The document designed to restrain fiscal abuses of the past that contributed to the flaring up of the sovereign debt crisis in the euro area “periphery” in 2010-2012 remains little more than a paper promise: Europe’s public debts continue to climb and the hopes of sustained and real reforms of the fiscal space are fading.
This is all more alarming, given that last month European sovereign debt markets staged yet another rally, with end-of-July yield on 10-year German bund falling to 1.12 percent, down 231 bps on five years ago, based on data from TradeWeb.
French 10-year bonds are now at their lowest levels of 1.4 percent a drop of 223 bps on same period in 2009.
Euro area peripheral countries’ bonds are also hitting all-time record lows, down to 2.16 percent for Ireland (a drop of 849 bps over three years), 2.65 percent for Italy (off 321 bps from three years ago) and to 2.47 percent for Spain (off 360 bps compared to three years ago).
In all of the above, with exception of Germany, government debts rose over the same period of time in both absolute terms and relative to GDP.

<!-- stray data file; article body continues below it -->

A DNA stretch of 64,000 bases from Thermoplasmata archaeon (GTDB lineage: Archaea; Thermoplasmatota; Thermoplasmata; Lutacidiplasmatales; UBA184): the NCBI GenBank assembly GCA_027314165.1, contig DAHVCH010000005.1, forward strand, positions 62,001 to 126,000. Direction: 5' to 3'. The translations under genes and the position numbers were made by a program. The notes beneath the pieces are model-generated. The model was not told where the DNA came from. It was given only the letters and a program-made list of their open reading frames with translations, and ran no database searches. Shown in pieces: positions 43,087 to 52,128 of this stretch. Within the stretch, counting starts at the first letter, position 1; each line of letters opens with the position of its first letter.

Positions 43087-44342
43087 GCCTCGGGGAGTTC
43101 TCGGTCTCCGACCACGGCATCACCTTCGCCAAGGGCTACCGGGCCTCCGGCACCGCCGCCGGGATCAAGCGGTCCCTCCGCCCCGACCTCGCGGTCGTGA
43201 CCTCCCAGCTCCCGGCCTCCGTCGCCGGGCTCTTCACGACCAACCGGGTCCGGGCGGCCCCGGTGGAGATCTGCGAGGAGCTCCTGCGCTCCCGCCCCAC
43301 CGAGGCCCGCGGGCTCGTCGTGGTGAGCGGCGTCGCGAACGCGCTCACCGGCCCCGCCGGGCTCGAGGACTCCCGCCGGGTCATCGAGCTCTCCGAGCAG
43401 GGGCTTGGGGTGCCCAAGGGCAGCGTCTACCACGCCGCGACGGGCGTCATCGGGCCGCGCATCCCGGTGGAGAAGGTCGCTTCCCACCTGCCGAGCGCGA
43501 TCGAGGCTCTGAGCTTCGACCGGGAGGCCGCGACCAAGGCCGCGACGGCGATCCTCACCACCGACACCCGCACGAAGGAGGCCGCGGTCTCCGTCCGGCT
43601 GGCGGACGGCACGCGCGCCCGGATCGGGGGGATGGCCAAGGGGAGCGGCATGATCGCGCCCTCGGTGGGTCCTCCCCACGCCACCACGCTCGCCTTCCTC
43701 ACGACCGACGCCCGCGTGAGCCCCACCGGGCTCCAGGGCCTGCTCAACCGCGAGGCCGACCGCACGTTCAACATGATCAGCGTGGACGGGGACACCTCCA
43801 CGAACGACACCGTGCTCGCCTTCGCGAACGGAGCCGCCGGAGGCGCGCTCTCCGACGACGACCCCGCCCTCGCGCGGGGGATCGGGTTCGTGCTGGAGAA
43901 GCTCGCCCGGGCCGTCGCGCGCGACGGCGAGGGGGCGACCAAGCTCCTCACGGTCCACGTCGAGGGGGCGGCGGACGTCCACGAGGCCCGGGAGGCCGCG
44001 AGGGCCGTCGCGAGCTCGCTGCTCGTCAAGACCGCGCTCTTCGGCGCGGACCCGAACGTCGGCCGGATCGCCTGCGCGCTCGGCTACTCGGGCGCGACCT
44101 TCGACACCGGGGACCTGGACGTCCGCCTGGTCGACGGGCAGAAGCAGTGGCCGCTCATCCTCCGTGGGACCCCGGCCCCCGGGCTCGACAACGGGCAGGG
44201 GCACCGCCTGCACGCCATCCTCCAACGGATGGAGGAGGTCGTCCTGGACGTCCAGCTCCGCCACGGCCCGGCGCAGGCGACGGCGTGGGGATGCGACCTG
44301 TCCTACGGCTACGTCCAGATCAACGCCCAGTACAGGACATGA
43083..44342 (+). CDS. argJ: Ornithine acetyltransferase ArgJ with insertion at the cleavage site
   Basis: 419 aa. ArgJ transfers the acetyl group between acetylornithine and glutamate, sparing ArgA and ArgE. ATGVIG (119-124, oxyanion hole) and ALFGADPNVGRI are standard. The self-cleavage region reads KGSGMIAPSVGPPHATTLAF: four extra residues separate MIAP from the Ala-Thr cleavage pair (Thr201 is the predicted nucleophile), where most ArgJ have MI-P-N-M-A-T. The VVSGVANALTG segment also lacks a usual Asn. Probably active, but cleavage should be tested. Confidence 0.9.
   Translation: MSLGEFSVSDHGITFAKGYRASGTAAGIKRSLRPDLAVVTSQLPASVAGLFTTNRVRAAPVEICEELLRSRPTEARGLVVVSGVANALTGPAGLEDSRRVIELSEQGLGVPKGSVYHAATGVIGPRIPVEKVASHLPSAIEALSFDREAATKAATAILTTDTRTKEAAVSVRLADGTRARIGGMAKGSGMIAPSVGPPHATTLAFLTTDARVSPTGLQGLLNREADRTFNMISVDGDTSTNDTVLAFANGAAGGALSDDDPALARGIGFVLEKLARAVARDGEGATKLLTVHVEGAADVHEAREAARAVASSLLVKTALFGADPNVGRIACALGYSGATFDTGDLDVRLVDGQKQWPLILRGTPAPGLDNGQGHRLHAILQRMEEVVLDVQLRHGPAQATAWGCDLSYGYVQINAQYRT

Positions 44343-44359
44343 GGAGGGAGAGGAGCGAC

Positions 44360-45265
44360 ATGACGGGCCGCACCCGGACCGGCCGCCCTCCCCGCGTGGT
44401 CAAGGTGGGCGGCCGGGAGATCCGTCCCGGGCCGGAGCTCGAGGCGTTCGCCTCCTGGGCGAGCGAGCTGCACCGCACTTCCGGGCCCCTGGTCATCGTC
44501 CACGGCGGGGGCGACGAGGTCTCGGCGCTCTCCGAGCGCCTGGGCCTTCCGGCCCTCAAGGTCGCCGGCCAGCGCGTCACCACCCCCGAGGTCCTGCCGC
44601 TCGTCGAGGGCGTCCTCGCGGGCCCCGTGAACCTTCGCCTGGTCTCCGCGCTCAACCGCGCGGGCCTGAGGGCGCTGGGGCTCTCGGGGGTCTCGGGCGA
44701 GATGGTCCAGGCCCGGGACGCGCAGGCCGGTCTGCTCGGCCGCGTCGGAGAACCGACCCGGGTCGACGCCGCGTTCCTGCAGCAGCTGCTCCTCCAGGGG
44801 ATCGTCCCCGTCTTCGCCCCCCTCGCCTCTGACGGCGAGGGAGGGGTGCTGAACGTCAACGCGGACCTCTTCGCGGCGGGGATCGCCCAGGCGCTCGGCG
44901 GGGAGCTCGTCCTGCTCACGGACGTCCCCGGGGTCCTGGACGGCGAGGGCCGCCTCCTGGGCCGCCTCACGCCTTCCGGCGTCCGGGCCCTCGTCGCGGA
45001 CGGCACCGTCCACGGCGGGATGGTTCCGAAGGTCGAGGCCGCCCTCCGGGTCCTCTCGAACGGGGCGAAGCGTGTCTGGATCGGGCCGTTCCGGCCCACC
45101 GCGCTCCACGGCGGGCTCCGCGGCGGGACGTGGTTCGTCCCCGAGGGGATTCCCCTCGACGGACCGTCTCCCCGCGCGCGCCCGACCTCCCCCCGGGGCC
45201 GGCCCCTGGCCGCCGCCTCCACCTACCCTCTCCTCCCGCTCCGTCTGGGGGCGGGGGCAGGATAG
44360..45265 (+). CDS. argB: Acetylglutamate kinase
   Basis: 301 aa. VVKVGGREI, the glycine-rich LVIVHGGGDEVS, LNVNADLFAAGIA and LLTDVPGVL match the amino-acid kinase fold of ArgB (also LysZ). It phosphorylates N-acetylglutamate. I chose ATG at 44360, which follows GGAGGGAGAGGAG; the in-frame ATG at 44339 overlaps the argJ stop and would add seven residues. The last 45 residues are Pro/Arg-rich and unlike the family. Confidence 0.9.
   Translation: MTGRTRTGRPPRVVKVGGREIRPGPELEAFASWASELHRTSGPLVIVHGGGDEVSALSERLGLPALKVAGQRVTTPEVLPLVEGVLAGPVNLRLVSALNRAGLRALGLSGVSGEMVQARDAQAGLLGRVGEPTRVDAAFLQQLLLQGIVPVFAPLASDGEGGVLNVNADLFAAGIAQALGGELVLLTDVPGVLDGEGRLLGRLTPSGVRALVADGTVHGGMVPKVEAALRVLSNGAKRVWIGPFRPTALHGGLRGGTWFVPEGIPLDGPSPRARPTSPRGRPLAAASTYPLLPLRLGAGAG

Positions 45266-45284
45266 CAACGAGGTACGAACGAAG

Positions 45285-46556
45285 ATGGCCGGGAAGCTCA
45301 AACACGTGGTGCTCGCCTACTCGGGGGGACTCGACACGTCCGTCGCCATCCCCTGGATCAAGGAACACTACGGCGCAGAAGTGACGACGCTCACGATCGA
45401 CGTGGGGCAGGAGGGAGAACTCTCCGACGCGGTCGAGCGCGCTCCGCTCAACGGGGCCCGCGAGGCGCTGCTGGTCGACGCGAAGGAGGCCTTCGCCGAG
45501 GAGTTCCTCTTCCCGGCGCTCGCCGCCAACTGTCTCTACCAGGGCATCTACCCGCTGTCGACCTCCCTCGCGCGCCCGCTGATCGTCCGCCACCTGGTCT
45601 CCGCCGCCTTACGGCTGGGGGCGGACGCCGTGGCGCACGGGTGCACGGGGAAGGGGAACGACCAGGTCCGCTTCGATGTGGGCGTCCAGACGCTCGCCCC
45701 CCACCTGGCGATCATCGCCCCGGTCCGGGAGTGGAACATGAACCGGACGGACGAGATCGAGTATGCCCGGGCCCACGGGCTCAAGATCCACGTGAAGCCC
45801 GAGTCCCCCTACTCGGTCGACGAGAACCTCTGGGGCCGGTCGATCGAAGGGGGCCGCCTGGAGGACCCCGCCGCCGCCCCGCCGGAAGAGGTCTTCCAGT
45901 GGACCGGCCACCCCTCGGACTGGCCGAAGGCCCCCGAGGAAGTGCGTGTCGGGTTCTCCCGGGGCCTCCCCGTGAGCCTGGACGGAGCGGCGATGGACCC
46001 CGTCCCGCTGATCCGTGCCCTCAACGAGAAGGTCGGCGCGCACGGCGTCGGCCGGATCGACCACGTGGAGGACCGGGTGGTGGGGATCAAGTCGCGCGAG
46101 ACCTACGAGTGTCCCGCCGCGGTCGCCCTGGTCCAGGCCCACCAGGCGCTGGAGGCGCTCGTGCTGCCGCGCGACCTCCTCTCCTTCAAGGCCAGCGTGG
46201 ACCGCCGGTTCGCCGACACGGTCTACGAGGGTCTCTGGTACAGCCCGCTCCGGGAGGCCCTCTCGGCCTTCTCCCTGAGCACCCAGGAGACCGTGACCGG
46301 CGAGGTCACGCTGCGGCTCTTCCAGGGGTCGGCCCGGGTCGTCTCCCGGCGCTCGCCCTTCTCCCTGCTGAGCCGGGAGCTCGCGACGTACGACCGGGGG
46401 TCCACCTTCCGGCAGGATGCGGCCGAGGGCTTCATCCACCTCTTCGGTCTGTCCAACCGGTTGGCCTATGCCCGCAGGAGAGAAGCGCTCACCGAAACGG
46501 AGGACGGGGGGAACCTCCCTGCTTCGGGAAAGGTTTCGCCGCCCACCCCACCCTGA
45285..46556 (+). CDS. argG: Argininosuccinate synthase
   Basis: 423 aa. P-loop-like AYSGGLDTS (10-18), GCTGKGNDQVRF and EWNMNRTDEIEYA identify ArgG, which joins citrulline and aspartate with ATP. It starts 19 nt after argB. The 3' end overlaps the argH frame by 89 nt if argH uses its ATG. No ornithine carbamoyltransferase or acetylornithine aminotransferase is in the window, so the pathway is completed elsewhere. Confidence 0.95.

Taking into the account the divergence between sovereign risk pricing in the markets for government bonds and CDS and the underlying fiscal fundamentals, it is now only a matter of when, not if, the markets will start re-pricing euro area debt to the downside.
Since the onset of the euro area crisis four years ago, national and European politicians have promoted the idea of increasing fiscal policy harmonization and coordination as the panacea to the problems faced by the member states. The theory behind this latest push for harmonization is that previous policy frameworks, namely the Stability and Growth Pact signed in 1997 and reformed in 2005, failed to control growing imbalances between individual states. Sustained and significant fiscal and current account deficits, accumulation of public debts and the risk of growing reliance on one-off and short-term sources of public revenues all went unchecked in the past.
The cornerstone of the new coordination mechanism was the Fiscal Compact, signed on March 2, 2012. Signatories to the new treaty agreed to implement a set of binding budgetary rules, stipulating core metrics for fiscal convergence.